Monday, March 21, 2011

Arab revolt

When George Bush first talk of promoting democracy in the Arab world, it seemed like another neo-con justification for intervention, as hypocritical as talk of "human rights" in the erstwhile communist countries. But, after reading Bush's memoirs and seeing the tumult in the Arab world, I am having to change my views. It does appear that the basic conviction underlying Bush's decision to intervene in Afghanistan and Iraq is being borne out, namely, that only the creation of democracies in the region would be in America's long-term interest. More on this in my ET column.

It is interesting that Obama has intervened decisively in favour of popular sentiment in both Tunisia and Egypt and so has Western Europe. I am not very sure of the situation developing in Libya, though, whether it reflects majority sentiment or a minority revolt that the west wants to shore up for its own reasons.

Bush's memoirs reveal a president more thoughtful than made out to be in the media, a man capable of thinking for himself and willing, on more than one occasion, to overrule his advisors. His questioning of his military advisors is interesting. In various situations, he does not get into the details of military planning but asks questions that a leader should and that military men don't necessarily worry about.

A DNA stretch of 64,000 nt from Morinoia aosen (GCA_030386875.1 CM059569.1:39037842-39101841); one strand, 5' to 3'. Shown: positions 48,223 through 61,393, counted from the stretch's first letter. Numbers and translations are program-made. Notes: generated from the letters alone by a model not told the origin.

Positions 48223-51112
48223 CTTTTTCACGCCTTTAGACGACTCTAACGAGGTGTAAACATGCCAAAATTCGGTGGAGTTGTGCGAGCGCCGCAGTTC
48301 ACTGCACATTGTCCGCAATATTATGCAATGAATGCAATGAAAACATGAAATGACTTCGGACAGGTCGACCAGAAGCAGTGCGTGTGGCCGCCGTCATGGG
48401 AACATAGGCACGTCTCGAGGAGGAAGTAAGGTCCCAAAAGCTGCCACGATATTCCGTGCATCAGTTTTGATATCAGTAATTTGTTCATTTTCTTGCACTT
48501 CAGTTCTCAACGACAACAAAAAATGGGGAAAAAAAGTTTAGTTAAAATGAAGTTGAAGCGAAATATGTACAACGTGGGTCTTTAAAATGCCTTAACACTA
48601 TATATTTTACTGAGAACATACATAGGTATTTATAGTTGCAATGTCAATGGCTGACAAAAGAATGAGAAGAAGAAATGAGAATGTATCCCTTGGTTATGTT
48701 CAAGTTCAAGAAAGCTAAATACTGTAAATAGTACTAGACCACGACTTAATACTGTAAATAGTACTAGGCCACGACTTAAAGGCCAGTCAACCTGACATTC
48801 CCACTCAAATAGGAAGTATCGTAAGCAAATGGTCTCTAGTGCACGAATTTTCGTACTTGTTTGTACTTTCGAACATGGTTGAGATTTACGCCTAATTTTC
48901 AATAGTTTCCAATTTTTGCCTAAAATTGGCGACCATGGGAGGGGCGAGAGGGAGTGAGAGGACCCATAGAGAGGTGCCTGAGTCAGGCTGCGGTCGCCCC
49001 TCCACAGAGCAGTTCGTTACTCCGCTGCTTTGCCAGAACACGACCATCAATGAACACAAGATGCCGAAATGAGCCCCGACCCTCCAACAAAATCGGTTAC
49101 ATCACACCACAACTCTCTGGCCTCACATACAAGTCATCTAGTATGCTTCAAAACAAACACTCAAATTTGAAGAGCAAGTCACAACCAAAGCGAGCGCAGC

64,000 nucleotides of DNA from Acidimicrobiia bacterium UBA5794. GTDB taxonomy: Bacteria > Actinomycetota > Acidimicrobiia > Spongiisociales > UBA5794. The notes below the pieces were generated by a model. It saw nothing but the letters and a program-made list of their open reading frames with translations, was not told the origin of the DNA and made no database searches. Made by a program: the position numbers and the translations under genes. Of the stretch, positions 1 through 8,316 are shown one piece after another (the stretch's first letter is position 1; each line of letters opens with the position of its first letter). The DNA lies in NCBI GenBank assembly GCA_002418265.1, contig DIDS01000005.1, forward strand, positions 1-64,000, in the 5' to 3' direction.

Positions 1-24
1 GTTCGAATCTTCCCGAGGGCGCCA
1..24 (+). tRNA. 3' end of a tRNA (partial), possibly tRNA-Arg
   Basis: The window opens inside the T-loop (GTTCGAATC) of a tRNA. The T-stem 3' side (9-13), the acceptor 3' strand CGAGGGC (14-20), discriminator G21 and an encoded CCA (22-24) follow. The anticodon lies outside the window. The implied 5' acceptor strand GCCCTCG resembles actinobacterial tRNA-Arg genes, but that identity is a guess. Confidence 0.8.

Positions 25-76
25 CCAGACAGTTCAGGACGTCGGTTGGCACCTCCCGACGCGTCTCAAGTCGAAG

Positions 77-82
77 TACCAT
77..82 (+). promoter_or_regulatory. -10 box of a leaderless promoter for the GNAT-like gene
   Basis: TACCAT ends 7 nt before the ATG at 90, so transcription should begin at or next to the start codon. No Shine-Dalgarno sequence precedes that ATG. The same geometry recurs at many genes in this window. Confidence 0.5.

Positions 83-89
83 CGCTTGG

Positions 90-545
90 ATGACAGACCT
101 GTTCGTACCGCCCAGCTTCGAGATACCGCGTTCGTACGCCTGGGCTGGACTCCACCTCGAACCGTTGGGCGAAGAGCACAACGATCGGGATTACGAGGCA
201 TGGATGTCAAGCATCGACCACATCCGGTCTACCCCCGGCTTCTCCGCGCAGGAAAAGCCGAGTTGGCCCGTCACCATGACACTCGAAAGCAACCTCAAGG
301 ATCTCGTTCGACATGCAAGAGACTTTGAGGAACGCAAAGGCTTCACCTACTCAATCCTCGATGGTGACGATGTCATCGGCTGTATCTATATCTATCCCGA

The book ends with Bush walking his dog around near his home and having to clean up after him- not what you would expect the typical hot-shot politician in India to do.


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Atlanta Roofing said...

aTea Party isn’t anti-war, its anti-spending, and the reason its been so effective as a political movement is because of this narrow focus. Unless and until Operation “Get Gadaffi” turns into a money pit, don’t see it become a political issue for the Tea-party.

Atlanta Roofing said...

To call this 'war' 'stupid' is a very poor choice of words. No matter what side of the issue you're on you should at least agree the situation is more complicate¬d than that. Obama made a terrible decision that will cost him the presidency¬.

K.R.Srivarahan said...

I believe that most of these memoirs are ghost-written.Therefore, it may not be apt to judge a leader by his memoirs.

Anonymous said...

As someone who has from time to time read and found your posts enlightening, this one comes as a shock. "Give Bush credit" indeed! The entire article is so full of shoddy reasoning, wrapped in false premises, inside a convoluted conundrum that one is left breathless. You've certainly cured me of visiting your blog....and yes, if you think democracy was the objective of Bush, and if democracy is in the long-term interests of people like Bush, and if you think the US is responsible for the upsurge in democracy....well, then I have a bridge in Brooklyn I'd like to sell you.